University language departments ‘at risk’ as recruitment slumps

Number of students placed on results day drops 8 per cent year-on-year

August 19, 2016
Closed sign in French
Source: Alamy

More university language departments could face closure if student recruitment continues to decline, a sector leader has warned.

Ucas data show that the number of applicants placed on to European language and literature courses at UK higher education institutions on A-level results day was down 7.8 per cent year-on-year, with an intake of 3,080 being a record low for recent years.

Non-European language and literature courses experienced a similar decline, with just 940 students placed on these programmes as results were released.

The key problem facing these courses is a decline in the number of students sitting the relevant language A levels that are required for entry.

Entries to A levels in French dropped 6.4 per cent year-on-year, with German down 4.2 per cent and Spanish declining by 2.7 per cent.

René Koglbauer, president of the Association for Language Learning and senior lecturer in Newcastle University’s School of Education, Communication and Language Sciences, said that he feared more universities would close their departments if undergraduate recruitment did not turn around.

Ulster University announced the closure of its School of Modern Languages last year, while both Northumbria University and the University of Salford have significantly cut back their programmes.

“If the numbers continue to decline, then it’s likely that the offer of languages at universities might decline, at least in terms of degrees,” Dr Koglbauer said. “The fewer A-level students we have got, the fewer you can recruit into your programmes, and the weaker ones might have to close.”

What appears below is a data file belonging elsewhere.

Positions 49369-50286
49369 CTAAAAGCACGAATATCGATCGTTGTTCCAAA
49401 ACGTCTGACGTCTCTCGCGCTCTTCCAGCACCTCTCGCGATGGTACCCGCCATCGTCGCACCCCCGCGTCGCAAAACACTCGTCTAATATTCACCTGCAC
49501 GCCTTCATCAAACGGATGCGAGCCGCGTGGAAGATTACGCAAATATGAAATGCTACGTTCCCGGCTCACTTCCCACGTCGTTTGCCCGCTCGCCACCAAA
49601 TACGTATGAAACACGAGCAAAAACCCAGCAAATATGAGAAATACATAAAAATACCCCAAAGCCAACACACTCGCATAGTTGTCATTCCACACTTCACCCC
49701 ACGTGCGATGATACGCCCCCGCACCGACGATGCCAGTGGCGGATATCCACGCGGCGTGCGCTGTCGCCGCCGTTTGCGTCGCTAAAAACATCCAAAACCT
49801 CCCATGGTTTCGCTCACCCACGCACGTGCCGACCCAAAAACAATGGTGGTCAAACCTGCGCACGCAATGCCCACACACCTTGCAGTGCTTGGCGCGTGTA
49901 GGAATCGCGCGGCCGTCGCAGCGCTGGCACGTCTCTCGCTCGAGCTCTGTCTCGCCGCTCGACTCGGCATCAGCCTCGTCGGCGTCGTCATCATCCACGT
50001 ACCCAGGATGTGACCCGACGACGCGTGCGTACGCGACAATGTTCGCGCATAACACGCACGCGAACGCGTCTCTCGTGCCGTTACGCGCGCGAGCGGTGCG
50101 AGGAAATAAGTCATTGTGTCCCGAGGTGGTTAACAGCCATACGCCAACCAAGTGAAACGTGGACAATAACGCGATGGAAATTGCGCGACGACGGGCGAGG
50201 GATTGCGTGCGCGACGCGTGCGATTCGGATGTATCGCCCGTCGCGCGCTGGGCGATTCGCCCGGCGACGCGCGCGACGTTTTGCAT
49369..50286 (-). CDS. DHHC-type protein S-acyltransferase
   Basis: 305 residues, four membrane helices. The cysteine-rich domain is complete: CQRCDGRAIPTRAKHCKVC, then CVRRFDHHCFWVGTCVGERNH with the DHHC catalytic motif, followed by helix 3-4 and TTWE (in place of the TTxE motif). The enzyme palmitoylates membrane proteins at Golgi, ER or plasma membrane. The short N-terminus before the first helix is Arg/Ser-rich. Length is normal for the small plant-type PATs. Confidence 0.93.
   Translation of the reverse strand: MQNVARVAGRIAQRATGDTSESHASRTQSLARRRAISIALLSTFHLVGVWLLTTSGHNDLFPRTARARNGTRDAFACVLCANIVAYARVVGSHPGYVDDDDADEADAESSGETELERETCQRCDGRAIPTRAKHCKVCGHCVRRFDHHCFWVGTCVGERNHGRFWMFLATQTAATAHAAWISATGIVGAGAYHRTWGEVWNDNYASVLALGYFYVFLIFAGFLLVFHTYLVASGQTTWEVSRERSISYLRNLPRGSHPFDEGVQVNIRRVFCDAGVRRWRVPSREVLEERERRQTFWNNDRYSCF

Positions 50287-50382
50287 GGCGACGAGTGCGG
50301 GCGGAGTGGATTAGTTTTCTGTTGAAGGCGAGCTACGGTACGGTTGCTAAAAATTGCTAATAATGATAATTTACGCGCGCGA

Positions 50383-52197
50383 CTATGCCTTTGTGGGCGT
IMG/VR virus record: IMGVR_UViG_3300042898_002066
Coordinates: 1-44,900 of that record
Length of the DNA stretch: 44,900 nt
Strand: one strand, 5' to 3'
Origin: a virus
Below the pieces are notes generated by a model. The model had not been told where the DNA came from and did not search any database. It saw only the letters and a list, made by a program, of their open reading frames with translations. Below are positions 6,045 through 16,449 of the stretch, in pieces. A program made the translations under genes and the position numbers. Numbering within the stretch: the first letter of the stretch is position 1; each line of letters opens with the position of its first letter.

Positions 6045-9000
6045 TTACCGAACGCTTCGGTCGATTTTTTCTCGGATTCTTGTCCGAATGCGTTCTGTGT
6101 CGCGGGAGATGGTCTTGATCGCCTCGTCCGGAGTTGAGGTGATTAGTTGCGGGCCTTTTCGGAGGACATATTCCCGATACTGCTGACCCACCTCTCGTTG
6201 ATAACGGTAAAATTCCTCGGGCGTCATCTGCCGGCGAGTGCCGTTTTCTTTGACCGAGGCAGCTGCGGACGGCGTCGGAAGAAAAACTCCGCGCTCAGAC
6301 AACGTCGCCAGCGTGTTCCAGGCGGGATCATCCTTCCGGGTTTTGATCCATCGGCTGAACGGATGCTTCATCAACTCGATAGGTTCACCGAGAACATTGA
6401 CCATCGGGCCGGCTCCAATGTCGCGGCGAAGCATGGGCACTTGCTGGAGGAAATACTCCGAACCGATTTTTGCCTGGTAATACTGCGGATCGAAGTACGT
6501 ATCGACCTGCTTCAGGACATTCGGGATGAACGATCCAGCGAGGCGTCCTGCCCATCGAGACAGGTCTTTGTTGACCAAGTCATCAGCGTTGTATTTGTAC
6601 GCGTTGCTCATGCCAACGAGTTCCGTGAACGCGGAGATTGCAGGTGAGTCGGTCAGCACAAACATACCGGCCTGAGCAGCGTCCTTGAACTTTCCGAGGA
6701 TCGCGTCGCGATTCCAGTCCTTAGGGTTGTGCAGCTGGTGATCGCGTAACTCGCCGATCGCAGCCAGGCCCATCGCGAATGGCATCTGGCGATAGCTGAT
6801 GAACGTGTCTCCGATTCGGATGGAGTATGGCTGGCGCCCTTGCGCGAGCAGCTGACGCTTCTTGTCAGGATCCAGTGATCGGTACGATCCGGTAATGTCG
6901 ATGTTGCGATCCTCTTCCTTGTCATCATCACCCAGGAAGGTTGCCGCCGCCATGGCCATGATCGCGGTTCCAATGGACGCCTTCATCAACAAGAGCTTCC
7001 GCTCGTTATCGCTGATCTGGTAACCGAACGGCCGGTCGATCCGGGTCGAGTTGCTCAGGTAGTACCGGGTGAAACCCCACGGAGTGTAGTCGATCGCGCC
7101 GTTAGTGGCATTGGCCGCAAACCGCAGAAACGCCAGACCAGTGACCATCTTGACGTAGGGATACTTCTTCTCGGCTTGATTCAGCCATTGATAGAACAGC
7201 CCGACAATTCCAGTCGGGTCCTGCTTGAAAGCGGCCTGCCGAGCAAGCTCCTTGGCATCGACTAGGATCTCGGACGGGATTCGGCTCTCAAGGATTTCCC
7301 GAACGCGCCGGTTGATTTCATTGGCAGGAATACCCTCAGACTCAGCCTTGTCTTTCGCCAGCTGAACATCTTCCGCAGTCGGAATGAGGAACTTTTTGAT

The decline in the number of students taking language A levels has been blamed on funding shortages in schools and colleges, which struggle to support courses that have traditionally had small cohorts.

But languages at university level also face an uncertain future due to the expiry of support from the Higher Education Funding Council for England for the Routes into Languages programme, which provided £10.5 million for outreach over the past decade.

Modern European languages are also heavily exposed to changes in immigration rules that may follow the UK’s vote to leave the European Union: 46.4 per cent of academics in this field are drawn from the Continent, significantly higher than any other discipline.

You've reached your article limit

Register to continue

Registration is free and only takes a moment. Once registered you can read a total of 6 articles each month, plus:

  • Sign up for the editor's highlights
  • Receive World University Rankings news first
  • Get job alerts, shortlist jobs and save job searches
  • Participate in reader discussions and post comments

Reader's comments (1)

Yes, but what do some of these departments expect? Some of them get catastrophic NSS results and they have professors and readers who publish nothing or close to nothing. Look at the webpages for instance of Spanish in Birmingham, Edinburgh or Bristol, with some professors whose publication records are much worse than a research fellow's or a lecturer's.

Have your say

Log in or register to post comments

Featured Jobs

Most Commented

University of Oxford students walking on campus

University of Oxford snatches top spot from Caltech in this year’s World University Rankings as Asia’s rise continues

Home secretary says government will support 'best' universities

Man handing microphone to audience member

Academic attainment of disadvantaged students can be improved if they can decide how they are assessed, study claims

Italy's gold medallist

New measures to ensure universities are ‘not penalised’ for taking poorer students also outlined for next stage of TEF

Brexit from the EU

The historic UK referendum result is a challenge to the core beliefs of those attending this year’s EAIE annual conference, says Jack Grove